Notes and Editorial Reviews
Hard on the heels of the Brahms F minor from 2003 Leeds winner Antti Siirala comes another, from the 1997 Van Cliburn winner. That makes a total of 41 Brahms F minors currently available at a record shop near you. Is Jon Nakamatsu's better, equally good or worse than any of the other 40? The answer, perhaps inevitably, is 'it's fine, but not startlingly so'. I liked his clarion-clear tone and precision in the first movement and finale (the unburdening outburst of the latter's coda slightly more reticent than Siirala's) but, despite a sensitive handling of the Andante's opening cantando espressivo passage, I could have wished for a little more deviation from the bright primary colours he produces.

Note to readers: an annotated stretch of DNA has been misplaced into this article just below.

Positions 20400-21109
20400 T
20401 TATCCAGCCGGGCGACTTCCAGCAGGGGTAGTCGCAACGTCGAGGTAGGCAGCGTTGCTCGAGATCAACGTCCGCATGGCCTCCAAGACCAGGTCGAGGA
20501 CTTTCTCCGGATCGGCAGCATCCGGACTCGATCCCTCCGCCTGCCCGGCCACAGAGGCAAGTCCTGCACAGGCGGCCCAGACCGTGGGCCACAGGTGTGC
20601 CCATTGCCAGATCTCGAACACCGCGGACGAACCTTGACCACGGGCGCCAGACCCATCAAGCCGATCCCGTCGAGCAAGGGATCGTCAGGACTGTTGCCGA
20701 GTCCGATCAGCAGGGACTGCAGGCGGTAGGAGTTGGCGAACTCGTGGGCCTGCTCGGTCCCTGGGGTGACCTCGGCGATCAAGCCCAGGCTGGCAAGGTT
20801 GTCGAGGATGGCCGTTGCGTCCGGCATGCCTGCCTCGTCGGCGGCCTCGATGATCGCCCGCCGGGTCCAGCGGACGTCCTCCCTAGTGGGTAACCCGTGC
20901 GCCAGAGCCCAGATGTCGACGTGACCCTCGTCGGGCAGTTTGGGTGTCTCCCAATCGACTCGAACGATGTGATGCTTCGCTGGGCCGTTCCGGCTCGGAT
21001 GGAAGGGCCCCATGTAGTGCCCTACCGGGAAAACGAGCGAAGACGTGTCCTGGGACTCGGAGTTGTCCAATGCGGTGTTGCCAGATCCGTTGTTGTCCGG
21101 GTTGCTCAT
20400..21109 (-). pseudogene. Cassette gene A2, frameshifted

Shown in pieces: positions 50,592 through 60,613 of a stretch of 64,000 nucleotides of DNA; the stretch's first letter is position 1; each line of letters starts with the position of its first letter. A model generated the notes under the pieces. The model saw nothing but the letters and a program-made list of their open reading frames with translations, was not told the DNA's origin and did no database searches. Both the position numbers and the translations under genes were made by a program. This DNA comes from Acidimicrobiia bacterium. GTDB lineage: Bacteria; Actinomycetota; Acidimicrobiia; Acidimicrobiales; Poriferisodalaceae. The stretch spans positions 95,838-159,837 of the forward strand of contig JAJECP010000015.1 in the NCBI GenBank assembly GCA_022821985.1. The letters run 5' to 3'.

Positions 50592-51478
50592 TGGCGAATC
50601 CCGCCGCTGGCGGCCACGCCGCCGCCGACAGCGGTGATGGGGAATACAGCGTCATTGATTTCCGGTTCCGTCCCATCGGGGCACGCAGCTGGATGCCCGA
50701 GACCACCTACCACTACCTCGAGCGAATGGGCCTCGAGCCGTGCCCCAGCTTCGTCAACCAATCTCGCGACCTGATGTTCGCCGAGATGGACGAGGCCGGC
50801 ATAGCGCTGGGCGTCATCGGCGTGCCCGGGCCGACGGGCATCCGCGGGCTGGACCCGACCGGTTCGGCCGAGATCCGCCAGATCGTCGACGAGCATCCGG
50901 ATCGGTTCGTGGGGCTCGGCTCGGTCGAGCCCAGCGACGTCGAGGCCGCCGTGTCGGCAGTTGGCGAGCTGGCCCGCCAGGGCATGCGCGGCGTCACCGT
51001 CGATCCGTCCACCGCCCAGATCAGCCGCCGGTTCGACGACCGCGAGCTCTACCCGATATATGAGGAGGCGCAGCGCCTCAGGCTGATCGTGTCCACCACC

After the very public F minor
come the piano pieces, composed in 1892 and 1893 respectively, nearly 40 years after the Sonata. This, to me, is essentially private music, more suited to home performance than sharing and projecting in a concert hall. Nakamatsu is scrupulous in his attention to nuance and dynamic markings, but his clinical sound militates against warm, lyrical introspection: I was impressed but uninvolved. Again, the paying customer is not short of choice, from Kempff and Katchen (my favourite) to Kovacevich and Kissin, but Nakamatsu's coupling may be the deciding factor (Siirala offers the 16 Waltzes, Op 39). The piano is superbly recorded, and there is an excellent booklet-note by George Gelles.
-- Jeremy Nicholas, Gramophone [12/2004]
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